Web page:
I asked Gerry Anderson why Lew Grade of ATV/ITC had backed such a strange concept as a series. “He did it because he trusted my judgement and I wanted to do it,” Anderson told me.

Gerry Anderson’s Century 21 studios in Stirling Road, Slough, in 1968. (Image from the first episode of The Secret Service)

When I asked art director Keith Wilson what the reaction to this strange format was among the staff at Gerry Anderson’s Century 21 studios, he told me: “We had a unique set-up when we were at Slough. It really was unique. We’d do one complete series and then we’d have a holiday and go straight on to the next series. We just went from one series to another. So, when it came to a series like that, it was just an extension (of what we’d done before).

“This was just another idea that Gerry and Sylvia had thought up. How are we going to do this one? You’re in that way of thinking anyway — you’re used to it. But The Secret Service, I think, (LAUGHS) did take a little longer to grasp.”

The Secret Service episode information file

I asked producer David Lane if the series was only supposed to run thirteen episodes or if it had been cancelled in mid-shoot. He told me he had never been  given a specific series length in advance.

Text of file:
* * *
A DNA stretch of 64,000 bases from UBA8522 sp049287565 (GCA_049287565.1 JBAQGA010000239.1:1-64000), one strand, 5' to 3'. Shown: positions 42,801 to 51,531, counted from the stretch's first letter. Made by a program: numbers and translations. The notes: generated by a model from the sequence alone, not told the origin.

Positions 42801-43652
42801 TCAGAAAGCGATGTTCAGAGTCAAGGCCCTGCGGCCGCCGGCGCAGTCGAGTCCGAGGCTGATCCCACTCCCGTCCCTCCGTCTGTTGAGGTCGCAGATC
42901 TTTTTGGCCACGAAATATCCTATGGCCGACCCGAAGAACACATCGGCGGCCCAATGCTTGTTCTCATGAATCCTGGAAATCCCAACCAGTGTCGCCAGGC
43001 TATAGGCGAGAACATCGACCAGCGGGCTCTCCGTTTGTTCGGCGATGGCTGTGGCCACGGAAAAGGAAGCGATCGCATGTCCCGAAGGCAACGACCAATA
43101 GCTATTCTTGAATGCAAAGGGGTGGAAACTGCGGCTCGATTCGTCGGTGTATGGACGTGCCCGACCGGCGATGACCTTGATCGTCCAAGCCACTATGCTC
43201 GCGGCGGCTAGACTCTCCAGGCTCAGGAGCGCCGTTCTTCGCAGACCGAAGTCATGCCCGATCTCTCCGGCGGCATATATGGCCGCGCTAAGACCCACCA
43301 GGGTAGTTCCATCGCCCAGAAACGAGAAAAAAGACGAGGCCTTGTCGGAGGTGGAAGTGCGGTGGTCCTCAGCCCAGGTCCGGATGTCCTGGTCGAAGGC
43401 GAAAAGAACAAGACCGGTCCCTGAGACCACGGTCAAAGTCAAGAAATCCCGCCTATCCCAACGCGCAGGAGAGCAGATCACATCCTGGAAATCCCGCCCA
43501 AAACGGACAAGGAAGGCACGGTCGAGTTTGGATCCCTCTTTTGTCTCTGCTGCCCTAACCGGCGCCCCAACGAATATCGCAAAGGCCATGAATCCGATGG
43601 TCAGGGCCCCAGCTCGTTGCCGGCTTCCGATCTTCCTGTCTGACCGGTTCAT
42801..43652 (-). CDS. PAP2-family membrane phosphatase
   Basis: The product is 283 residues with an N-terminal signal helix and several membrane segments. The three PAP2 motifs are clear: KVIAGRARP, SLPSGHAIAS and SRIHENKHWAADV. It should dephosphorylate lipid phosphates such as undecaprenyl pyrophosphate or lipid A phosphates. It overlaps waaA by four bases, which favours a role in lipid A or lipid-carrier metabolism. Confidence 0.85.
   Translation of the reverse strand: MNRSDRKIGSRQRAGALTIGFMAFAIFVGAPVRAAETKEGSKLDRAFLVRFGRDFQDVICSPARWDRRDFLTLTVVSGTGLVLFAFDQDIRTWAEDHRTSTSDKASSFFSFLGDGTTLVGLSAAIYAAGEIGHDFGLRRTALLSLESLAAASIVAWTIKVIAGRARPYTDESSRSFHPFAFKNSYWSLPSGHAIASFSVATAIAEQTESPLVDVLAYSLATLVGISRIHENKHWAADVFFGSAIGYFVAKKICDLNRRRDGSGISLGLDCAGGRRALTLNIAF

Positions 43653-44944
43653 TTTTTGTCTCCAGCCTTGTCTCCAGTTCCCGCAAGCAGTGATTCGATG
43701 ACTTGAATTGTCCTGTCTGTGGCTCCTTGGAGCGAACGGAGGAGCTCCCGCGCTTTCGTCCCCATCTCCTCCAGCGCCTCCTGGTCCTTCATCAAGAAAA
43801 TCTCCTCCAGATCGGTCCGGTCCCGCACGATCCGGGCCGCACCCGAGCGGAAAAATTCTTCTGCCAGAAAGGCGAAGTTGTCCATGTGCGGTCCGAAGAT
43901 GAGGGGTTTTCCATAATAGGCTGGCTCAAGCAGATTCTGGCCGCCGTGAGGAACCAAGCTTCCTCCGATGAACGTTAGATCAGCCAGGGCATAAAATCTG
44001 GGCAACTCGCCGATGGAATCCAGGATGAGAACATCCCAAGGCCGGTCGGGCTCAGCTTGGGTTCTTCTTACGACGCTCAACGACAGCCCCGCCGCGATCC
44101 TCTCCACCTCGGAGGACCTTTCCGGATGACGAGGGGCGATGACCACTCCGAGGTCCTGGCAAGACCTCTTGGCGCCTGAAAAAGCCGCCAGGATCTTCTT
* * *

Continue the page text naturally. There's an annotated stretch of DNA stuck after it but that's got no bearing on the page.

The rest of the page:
“Basically,” he said, “the studio was going to close down anyway. The produce had got beyond its cost. There is a certain value which that kind of production has. Once it gets beyond that, they (TV companies) might as well buy something else.

“I know Lew Grade always wanted, really, to produce a show for £10,000. He did say to me once: Can you produce me a show for £10,000? to which I said No. Not the way the system was set up at Century 21. It wasn’t possible.

“Overheads were very heavy (there were about 200 people working at the Slough studios). I can’t remember what the programmes were costing towards the end, but it was something like £20,000 which was a lot of money for a half-hour children’s show at that time (1968-1969).”